With colposcopy  the cervix is examined under magnification, and biopsy is taken of any abnormal appearing areas.

 

HPV screening happens either as a co-test with the Pap smear or can be done after a Pap smear showing abnormal cells, called reflex testing.

 

HPV Vaccine and Serotypes protected.

 

Gardasil – quadravalent 6, 11 (cause genital warts) 16, 18 (cause most cervical cancers) females and males age 9-26 3 before sexual debut or shortly thereafter

 

Cervarix – recombinant DNA vaccine (HPV4) 16, 18 females age 9-25 3

 

Gardasil 9 – bivalent vaccine (HPV2)6, 11, 16, 18, 31, 33, 45, 52, 58 (≈15% cervical cancer) females and males ages 9–26 3

 

These HPV vaccines do not protect against 100% of types of HPV known to cause cancer: screening is still recommended in vaccinated individuals.

 

Monitoring and treatment is the approach to secondary prevention of cervical cancer in cases of persons with CIN.

 

Treatment for CIN 1

 

Mild dysplasia, is not recommended if it lasts fewer than 2 years.

 

When a biopsy detects CIN 1 the woman has an HPV infection which may clear on its own within 12 months.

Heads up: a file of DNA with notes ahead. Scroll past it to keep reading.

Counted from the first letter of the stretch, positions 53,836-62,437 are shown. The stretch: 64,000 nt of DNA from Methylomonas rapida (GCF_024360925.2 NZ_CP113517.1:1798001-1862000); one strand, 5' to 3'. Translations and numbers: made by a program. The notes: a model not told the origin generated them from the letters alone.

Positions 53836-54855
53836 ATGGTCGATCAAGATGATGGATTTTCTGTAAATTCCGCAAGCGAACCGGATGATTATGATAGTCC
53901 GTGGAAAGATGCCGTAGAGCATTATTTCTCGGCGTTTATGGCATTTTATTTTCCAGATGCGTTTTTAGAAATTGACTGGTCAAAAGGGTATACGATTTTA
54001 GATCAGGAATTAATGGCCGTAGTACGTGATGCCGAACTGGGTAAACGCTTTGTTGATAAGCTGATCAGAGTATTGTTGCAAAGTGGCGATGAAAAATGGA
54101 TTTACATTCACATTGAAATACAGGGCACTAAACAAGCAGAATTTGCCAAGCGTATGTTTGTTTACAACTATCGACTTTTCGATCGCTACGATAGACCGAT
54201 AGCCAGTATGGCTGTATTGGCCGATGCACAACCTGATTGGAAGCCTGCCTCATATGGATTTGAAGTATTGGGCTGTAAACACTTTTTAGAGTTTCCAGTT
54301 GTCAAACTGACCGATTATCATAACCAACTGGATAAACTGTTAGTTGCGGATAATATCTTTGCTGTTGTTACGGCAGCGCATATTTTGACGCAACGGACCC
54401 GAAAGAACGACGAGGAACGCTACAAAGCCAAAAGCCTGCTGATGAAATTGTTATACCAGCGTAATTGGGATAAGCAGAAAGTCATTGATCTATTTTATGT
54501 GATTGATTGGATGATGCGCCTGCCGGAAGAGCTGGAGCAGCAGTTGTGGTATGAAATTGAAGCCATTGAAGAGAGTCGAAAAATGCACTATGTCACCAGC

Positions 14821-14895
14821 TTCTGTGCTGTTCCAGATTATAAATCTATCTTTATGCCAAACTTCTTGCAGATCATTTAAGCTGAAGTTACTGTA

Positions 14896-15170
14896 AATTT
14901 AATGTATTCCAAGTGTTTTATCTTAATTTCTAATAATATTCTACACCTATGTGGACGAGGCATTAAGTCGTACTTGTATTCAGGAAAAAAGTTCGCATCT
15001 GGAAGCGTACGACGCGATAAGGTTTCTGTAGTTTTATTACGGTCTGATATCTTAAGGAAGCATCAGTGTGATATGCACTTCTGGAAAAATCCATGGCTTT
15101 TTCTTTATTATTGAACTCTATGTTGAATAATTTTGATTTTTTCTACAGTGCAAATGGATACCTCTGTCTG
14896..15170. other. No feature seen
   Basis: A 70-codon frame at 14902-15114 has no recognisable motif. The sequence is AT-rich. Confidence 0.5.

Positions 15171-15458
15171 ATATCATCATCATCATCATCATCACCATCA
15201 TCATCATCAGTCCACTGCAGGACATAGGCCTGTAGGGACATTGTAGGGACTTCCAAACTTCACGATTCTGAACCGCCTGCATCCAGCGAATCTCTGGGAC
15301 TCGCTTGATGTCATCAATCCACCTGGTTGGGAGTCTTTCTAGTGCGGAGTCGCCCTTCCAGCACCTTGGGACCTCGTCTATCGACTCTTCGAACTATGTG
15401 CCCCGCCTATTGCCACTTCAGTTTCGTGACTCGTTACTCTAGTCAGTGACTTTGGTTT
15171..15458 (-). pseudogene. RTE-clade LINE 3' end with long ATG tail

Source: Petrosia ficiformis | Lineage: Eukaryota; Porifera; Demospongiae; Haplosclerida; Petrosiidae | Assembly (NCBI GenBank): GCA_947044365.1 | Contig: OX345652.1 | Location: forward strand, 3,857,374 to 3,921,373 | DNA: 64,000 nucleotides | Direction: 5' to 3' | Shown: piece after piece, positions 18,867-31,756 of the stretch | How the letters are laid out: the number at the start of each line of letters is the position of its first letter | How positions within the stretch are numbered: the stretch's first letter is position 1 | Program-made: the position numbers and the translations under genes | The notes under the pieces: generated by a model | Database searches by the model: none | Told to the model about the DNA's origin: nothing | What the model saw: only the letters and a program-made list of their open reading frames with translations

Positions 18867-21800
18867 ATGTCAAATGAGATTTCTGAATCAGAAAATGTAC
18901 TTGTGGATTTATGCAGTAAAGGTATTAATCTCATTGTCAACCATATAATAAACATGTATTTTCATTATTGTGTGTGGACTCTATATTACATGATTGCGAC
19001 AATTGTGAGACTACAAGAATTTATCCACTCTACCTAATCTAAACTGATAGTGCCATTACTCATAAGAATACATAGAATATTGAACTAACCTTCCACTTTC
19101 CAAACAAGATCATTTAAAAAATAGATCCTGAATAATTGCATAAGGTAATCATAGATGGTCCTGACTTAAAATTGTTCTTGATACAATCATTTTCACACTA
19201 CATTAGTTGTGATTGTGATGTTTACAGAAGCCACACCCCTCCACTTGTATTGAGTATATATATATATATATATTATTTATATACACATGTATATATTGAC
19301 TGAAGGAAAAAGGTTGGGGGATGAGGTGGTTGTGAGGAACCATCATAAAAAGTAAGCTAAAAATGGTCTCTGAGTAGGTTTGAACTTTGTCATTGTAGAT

In young women closely monitoring CIN 2 lesions is reasonable.

 

Treatment for higher-grade CIN involves: removal/destruction of abnormal cervical cells by cryocautery, electrocautery, laser cautery, loop electrical excision procedure (LEEP), or cervical conization.

 

The lifetime recurrence rate of CIN is about 20%.

 

Surgical treatment of CIN lesions is associated with an increased risk of infertility.

 

Treatment of CIN during pregnancy increases the risk of premature birth.

 

Most  CINs spontaneously regress.

 

Left untreated, about 70% of CIN 1 will regress within one year and 90% will regress within two years.

 

About 50% of CIN 2 will regress within 2 years without treatment.

 

The progression to cervical carcinoma in situ (CIS) occurs in approximately 11% of CIN 1 and 22% of CIN 2 cases.

 

Progression to invasive cancer occurs in approximately 1% of CIN 1, 5% in CIN 2 and at least 12% in CIN 3 cases.

 

Progression of cervical cancer typically takes 15 years with a range of 3 to 40 years.

 

A high-grade intraepithelial neoplasia can occur without first existing as a lower grade.

 

Treatment does not affect the chances of getting pregnant but it is associated with an increased risk of miscarriage in the second trimester.

Treatment is excisional or ablative procedures that remove or destroy cervical tissue with an efficacy rate of 90%.

Surgical procedures remove dysplastic tissue but leave normal appearing HPV infected tissues.